3. lobsters are like prehistoric insects and relatively resilient. i'm curious why your fish guy seems to think his are so delicate?

          par-cooking is not the way to go. either bring them alive or cook them through ahead of time and make lobster salad.

          1 Reply
          1. re: hotoynoodle

            Great advice...thanks everyone. Im going ot wrap them in wet newspaper, put them in a dry cooler with ice packs, and hope for the best!!

          2. I'm reviving this thread because i have the delimna of wanting to serve lobster for my dad's birthday dinner on Sunday, but only being able to take delivery of a mail ordered lobster on Friday. The mail order website says to cook the lobster the same day they arrive, not to wait. They advise cooking, refridgerating, and then dropping in boiling water again just to warm right before service. that sounds like a recipe for nasty luke warm tough lobster to me.

            What say you.

            and...I thought 4 minutes WAS fully cooked for a small-ish lobster. no?

            2 Replies
            1. re: danna

              How are you cooking them? if your just doing them with drawn butter, cooking them ahead of time and reheating coated in some nice butter shouldn't make them rubbery at all... if your worried about it... when you get them just watch them, i dont see them arriving dead... and if u notice they start to go down hill/die then cook them quick.... if it dies minutes before it goes in the water is isnt going to kill you... and the whole "24 hours" is probably and estimate.. i know from experience ive had lobster alive almost a full week in the walk-in at work and they are still all over the floor when you come in, in the morning.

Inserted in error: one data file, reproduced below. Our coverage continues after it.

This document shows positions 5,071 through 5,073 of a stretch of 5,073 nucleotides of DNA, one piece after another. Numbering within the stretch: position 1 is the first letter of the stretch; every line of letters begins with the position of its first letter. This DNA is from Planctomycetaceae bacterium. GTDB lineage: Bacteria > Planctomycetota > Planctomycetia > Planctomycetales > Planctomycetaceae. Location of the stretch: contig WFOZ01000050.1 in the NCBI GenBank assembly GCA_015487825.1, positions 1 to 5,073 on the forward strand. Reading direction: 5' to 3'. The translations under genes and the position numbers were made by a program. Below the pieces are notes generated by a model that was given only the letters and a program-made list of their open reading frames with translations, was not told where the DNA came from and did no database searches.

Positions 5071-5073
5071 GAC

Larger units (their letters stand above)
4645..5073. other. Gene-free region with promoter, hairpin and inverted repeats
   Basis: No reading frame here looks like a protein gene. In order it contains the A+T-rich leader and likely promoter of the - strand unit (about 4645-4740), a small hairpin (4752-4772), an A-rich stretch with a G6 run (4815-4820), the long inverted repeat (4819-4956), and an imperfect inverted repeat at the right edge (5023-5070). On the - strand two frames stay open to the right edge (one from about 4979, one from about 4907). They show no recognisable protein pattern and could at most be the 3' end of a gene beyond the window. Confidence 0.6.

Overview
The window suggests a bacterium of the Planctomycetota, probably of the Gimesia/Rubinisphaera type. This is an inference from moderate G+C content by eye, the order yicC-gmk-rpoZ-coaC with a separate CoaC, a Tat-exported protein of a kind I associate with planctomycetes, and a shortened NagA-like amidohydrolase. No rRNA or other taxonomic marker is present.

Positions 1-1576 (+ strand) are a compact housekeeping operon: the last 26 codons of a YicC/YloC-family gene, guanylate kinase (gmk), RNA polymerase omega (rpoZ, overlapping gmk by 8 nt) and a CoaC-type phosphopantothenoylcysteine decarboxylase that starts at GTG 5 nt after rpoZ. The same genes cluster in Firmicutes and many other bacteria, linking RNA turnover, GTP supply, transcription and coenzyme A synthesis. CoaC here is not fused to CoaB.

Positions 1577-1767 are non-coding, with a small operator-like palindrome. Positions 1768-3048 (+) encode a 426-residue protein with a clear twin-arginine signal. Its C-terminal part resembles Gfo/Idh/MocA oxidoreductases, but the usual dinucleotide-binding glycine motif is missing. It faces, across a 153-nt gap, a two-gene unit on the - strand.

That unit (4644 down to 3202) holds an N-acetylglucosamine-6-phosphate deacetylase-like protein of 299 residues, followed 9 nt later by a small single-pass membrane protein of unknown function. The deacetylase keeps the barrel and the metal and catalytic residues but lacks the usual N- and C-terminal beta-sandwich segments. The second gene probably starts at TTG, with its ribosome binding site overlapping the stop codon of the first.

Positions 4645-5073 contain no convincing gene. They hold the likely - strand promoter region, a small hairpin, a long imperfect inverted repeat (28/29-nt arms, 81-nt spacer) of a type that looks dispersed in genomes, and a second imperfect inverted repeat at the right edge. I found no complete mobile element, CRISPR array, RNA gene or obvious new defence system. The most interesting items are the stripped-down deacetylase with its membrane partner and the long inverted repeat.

1. re: Ryanpow

                thanks. yeah, I was just planning to serve them plain in the shell. Maybe I will just try the re-heat method. I usually don't worry much about such things when it's just me, but it's for my Dad's 75th and I don't want to make it his last.

            2. RodVito, please see my responses to FlyFish and Phurstluv above. I know that your post is over a year old, but I just ran across it while compiling some information for a friend of mine who is an instructing chef and a consultant. I've done enough camping and hiking, nevermind catering, to know that I want to keep campfire-side food prep easy. I treat the occasion like a fine-dining catering gig, and try to do the bulk of the prep before leaving the house, i.e. protein butchered, trimmed, & cut to individual portions, vegetables washed, trimmed, & cut, onions/garlic/shallots diced or minced, basil chiffonade cut, etc. Having everything prepped and portioned, with all flavorings and seasonings ready in sealed containers, makes camp-cooking and catering VERY easy. I've been on the catering team for a fine-dining Bastille Day party, and the lobster tails were par-cooked at the restaurant and finished a la minute, just as they would have been done for a customer "in house".

              1 Reply
              1. re: New_World_Man

                live lobsters and lobster tails are hardly the same. most tails are frozen and from the southern hemisphere. i have worked in restaurants and for private events companies all my adult life, over 20 years, and have never ever worked anywhere , nor done off-site events, where the lobster was par-cooked. never. ever.

                people in new england do clambakes and lobster boils outside all the time. we don't bring par-cooked clams or 1/2 cooked lobsters. not ever.